(i) Trade Credits (Block 3C & 5C, Item 4.0)


Trade credits are assets and liabilities that arise from the direct extension of
credit from a supplier to a buyer for transactions in goods and services and
advance payments by buyers for transactions in goods and services and for work
in progress. Trade credit assets are advance payments made by importer
(you) for (your) imports or credit extended by exporter (you) directly to (your)
importer. Trade credit liabilities are advance payment received by the exporter
(you) for (your) exports or credit received by importer (you) directly from (your)
exporter. It may be noted here that funding provided by an enterprise other
than the supplier for the purpose of purchasing goods or services is treated as a
loan and not as trade credit.

(ii) Loans (Block 3C & 5C, Item 5.0)


Loans are direct lending of funds by a creditor to a debtor through arrangements.
These include, loans to finance trade (i.e. Buyers’ credit in which a bank or a
financial institution or an export credit agency in the exporting country extends a
loan directly to a foreign buyer or to a bank in the importing country to pay for the
purchase of goods and services), mortgages, and other loans and advances.
Financial leases and repurchase agreements are also considered loans.
Note that loan received from the non-resident direct investor should be
reported under Other Capital of Block 2A or 2B while loan extended to your
subsidiaries/ associates abroad should be reported under Other Capital of
block 4A or 4B. These outstanding loans should be reported under the loan item
of Block 3C or 5C.

(iii) Other Liabilities and Assets (Block 3C & 5C, Item 6.0)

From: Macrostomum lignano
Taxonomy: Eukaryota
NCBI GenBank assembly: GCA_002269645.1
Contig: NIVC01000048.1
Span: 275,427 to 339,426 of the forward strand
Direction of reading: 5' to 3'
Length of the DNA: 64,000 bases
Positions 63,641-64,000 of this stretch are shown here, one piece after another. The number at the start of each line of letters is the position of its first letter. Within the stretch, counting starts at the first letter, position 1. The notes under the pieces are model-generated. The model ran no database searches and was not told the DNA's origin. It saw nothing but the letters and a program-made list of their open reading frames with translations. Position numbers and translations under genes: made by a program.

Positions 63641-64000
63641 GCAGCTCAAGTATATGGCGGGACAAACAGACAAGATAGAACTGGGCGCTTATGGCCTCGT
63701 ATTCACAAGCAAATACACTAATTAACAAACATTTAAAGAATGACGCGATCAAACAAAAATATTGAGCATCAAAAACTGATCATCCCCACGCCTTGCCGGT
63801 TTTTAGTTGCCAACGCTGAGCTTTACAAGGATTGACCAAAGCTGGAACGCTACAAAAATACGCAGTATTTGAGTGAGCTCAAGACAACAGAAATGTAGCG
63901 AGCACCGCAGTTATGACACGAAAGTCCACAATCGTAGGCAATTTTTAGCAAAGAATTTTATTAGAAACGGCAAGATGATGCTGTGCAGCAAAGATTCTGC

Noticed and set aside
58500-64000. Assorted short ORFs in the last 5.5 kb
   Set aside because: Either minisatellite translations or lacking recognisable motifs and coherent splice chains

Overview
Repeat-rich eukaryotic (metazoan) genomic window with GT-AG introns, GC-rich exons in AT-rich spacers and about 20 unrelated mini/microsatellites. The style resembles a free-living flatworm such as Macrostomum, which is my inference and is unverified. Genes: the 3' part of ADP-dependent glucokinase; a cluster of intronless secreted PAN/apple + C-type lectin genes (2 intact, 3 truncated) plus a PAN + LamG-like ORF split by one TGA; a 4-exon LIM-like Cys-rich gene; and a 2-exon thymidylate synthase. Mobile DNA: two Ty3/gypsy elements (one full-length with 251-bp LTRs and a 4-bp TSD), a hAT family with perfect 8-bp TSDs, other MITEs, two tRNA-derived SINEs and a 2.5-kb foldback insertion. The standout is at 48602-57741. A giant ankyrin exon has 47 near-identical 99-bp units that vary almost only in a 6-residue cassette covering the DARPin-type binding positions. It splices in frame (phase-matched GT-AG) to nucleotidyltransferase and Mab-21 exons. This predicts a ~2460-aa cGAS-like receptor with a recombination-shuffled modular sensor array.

These are the residual items that include all external financial liabilities and assets
not recorded elsewhere in the liabilities/assets. These are miscellaneous accounts
receivable and payable such as accounts relating to interest payments in arrears,
loan payments in arrears, wages and salaries outstanding, prepayments of
insurance premiums, taxes outstanding & the like.

(iv) Long-term and Short-term Investment (Block 3C & 5C)


Long-term investment is defined as investment with an original contractual
maturity of more than one year. Short-term investment includes currency,
investment payable on demand or with an original contractual maturity of one year
or less.

E. Disinvestments in India and Abroad (Item 3.0 in Block 2A, 2B, 3A, 4A, 4B &
5A)
Any disinvestments made by non-resident direct investor of the reporting Indian
company during the year should be reported in Block 2A and Block 2B and
portfolio disinvestments in Block 3A. Likewise, any disinvestment made by the
reporting Indian company in its DIE abroad during the year should be reported in
Block 4A and 4B and portfolio disinvestments by reporting company should be
reported in Block 5A.

F. Contingent Liabilities (Block 7)


Contingent liabilities are obligations that arise from a particular discrete
event(s), which may or may not occur. Contingent liabilities are (i) explicit -
arise from a legal or contractual arrangement (Loan & other payment
guarantees, credit guarantees, Contingent credit availability guarantees,
exchange rate guarantees, etc) and (ii) implicit - do not arise from a legal or
contractual source, but recognized after a condition or event is realized.

If the Indian company has extended a guarantee to a loan taken by non-resident


entity (may be its subsidiary abroad), such guarantees are part of contingent
foreign liabilities. In this case, under column1 of block 7, “Loan Guarantee” needs
to be mentioned.

Country should relate to the country of location of the non-resident creditor


involved in the transaction. To illustrate, as mentioned above, if the contingent
foreign liability is in connection with guarantees on loans, the country of location of
the non-resident creditor to whom such guarantees are given, needs to be
reported in column 2.